EXAMPLE 2 Samples of isomeric mixtures of 1,4-cyclohexanedimethanol were heated with various basic metals under a nitrogen atmosphere at varying temperatures and metal concentrations. The data in Table B below summarize the results of the isomerizations.

Table B Percent Trans Percent by Time, Tem- Isomer Metal Weight of Hours perature,

Metal 0.

Initial Final 0.14 2 a: v a? 0.14 2 200 32 76 0.14 2 270 32 74 0.10 1 so 60 0.10 1 270 00 73 0.10 2 200 so 71 0.10 2 200 C0 7:; 0.50 2 225 60 70 Hence, basic metals can be employed to form alkoxide catalysts with 1,4-cyclohexanedimethanol in situ which catalyze the isomerization of the cis isomer to the trans isomer. Also, the data in Table B illustrate that at temperatures appreciably less than about 200 C. the isomerization of cis-1,4-cyclohexanedimethanol to trans- 1,4-cyclohexanedimethanol is significantly reduced.

EXAMPLE 3 The present alkoxide isomerization catalysts can also be formed in situ by adding metal hydroxides to the isomerization mixture. Samples of isomeric mixtures of l,4-cyclohexanedhnethanol were heated at varying temperatures, times and catalyst concentrations to enhance the isomeric mixtures with trans isomer. The data in Table C below summarize the results of the isomerizations.

The present isomerization can also be effected in the vapor phase. A gaseous mixture of 5% nitrogen and 95% 1,4-cyclohexanedimethanol (56.5% cis isomer and 43.5% trans isomer) was fed at atmospheric pressure into a reaction vessel containing a calcium oxide contact mass of about 8-14 mesh and maintained at a temperature of 300 C. The apparent contact time of the gaseous 1,4-cyclohexanedimethanol with the catalyst was 9.6 seconds. The resulting gaseous mixture was thereafter condensed to yield a composition of 24% cis-1,4- cyclohexanedimethanol and 76% trans-1,4-cyclohexanedimethanol. About 95% of the 1,4-Cyclohexanedimethanol introduced into the reaction vessel was recovered.

EXAMPLE 5 EXAMPLE 6 In an operation carried out at atmospheric pressure, a gaseous mixture containing 95 1,4-cyclohexanedimethanol (37.5% cis isomer and 62.5% trans isomer) and 5% nitrogen was passed through a reaction zone containing a catalyst contact mass composed of 8-l4 mesh silicon dioxide which had been washed with a 10% so" lution of sodium hydroxide. The contact mass had been previously heated to 310 C. and was maintained at this temperature throughout the reaction. The apparent contact time of the feed gas with the contact mass was 10 seconds. The resulting gaseous mixture was thereafter condensed to yield a composition of 29.9% cis-1,4-cyclohexanedimethanol and 70.1% trans-1,4-cyclohexanedimethanol.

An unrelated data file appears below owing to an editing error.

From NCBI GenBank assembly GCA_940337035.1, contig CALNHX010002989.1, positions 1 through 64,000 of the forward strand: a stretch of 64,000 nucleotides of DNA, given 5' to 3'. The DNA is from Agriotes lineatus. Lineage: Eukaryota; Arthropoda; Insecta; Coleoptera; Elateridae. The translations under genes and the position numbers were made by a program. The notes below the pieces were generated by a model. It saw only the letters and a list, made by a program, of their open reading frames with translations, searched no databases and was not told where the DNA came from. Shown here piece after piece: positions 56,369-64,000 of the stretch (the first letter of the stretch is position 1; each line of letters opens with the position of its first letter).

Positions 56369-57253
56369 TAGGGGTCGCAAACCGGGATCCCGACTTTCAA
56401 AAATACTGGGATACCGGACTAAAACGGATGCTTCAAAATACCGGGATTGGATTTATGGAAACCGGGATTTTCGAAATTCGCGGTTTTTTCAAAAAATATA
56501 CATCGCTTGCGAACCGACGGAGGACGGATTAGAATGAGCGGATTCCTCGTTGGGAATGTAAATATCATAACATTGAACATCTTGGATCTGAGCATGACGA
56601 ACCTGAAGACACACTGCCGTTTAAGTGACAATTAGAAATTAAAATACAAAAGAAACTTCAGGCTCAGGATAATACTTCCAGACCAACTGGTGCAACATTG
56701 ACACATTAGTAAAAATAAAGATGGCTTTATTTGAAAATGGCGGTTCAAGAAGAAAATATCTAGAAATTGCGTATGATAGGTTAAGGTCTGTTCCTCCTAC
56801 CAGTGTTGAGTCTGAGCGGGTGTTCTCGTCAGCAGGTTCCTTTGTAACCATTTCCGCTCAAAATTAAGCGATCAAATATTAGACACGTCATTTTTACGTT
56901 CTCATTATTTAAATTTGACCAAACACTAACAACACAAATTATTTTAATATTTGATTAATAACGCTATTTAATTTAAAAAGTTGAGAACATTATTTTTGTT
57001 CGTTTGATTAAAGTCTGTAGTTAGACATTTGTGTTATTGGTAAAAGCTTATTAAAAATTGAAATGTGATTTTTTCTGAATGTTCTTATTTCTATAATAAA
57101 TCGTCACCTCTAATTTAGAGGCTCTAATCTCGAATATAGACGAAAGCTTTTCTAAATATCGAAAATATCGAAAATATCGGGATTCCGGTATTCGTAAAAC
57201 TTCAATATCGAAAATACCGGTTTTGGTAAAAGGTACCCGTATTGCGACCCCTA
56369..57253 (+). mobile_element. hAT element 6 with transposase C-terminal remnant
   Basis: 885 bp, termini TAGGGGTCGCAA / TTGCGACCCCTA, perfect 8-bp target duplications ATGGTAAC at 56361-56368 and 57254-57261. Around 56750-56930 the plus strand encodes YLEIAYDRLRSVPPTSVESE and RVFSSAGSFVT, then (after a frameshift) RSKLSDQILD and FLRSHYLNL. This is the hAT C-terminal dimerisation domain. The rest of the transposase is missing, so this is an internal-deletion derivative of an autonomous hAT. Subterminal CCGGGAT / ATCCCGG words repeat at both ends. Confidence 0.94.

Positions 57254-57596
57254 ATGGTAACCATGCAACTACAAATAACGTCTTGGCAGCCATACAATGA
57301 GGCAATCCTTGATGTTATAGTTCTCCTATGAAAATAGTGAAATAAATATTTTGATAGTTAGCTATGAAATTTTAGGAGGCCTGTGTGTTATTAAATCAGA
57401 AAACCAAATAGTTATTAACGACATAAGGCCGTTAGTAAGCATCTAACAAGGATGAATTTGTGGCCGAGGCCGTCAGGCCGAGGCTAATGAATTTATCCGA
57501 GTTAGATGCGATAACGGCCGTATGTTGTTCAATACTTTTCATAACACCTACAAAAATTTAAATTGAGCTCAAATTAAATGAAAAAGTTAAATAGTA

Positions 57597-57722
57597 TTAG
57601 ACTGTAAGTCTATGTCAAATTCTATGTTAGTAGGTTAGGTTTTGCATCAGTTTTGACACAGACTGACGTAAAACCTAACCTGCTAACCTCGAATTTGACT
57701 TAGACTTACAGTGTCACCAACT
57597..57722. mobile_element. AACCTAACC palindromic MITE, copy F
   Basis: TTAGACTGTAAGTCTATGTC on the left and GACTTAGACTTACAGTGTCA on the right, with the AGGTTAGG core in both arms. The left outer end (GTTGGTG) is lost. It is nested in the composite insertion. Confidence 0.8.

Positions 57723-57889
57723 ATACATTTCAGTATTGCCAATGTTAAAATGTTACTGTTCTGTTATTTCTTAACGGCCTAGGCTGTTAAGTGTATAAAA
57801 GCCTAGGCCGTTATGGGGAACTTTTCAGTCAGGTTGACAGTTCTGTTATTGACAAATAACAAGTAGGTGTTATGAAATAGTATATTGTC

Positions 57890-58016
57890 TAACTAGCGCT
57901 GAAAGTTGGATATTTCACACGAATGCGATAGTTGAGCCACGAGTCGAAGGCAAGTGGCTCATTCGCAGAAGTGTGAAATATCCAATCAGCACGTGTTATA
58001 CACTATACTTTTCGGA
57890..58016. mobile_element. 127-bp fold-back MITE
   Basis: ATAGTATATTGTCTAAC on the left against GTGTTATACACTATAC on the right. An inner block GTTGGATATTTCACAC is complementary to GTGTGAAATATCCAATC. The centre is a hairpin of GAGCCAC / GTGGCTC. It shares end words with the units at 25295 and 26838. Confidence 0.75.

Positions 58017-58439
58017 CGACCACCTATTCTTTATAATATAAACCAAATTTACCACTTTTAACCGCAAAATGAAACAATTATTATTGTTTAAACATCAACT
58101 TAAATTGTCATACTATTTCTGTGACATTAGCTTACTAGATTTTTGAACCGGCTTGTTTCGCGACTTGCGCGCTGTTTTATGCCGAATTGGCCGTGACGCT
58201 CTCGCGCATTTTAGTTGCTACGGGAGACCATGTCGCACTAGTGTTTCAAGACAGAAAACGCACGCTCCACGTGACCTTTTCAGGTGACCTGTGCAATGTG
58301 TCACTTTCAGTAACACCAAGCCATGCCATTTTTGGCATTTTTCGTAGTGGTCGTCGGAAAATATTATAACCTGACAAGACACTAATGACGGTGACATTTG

EXAMPLE 7 A 1540 g. sample of molten 1,4-cyclohexanedimethanol comprised of 22% of the cis isomer and 78% of the trans isomer, such as typically result from the hydrogenation of dimethyl 1,4-cyclohexanedicarboxylate, was cooled to 40 C. and a fewcrystals of trans-1,4-cyclohexanedimethanol were added. As the molten composition was stirred, crystals separated. The heat of crystallization caused a slight rise in temperature. When equilibrium was established at 40 C., the slurry was centrifuged in a 12-inch Fletcher centrifuge which was flushed continuously with a stream of air at 40 C. After 1.5 hours of centrifuging, the resulting cake of crystals was removed. The removed cake of crystalsjweighed 505 g. and contained 98% trans-l,4-cyclohexanedimethanol. The liquid portion. collected from the centrifuge was stirred at 25 C. to obtain another crop of crystals which were separated by centrifuging as before to give an additional 300 g. crystals containing 95% trans-1,4-cyclohexanedimethanol. The residual liquid portion contained l,4-cyclohexanedimethanol at a cis/trans ratio of 45/55. This isomeric mixture was heated at 200 C. with 1% by weight of sodium hydroxide for an hour to obtain an isomeric mixture of 1,4-cyclohexanedimethanol at a cis/trans ratio of 24/76. Likewise, 1% portions of potassium hydroxide, lithium hydroxide, calcium oxide or aluminum oxide can be employed in lieu of the sodium hydroxide. The 1,4 -cyclohexanedimethanol was removed from the catalyst by flash distillation under reduced pressure and the trans isomer was separated from the resulting mixture by freezing and centrifuging as described above. The residue from the flash distillation was used to catalyze the isomerization of another isomeric mixture of l,4-cyclohexanedimethanol containing less than about of the trans isomer.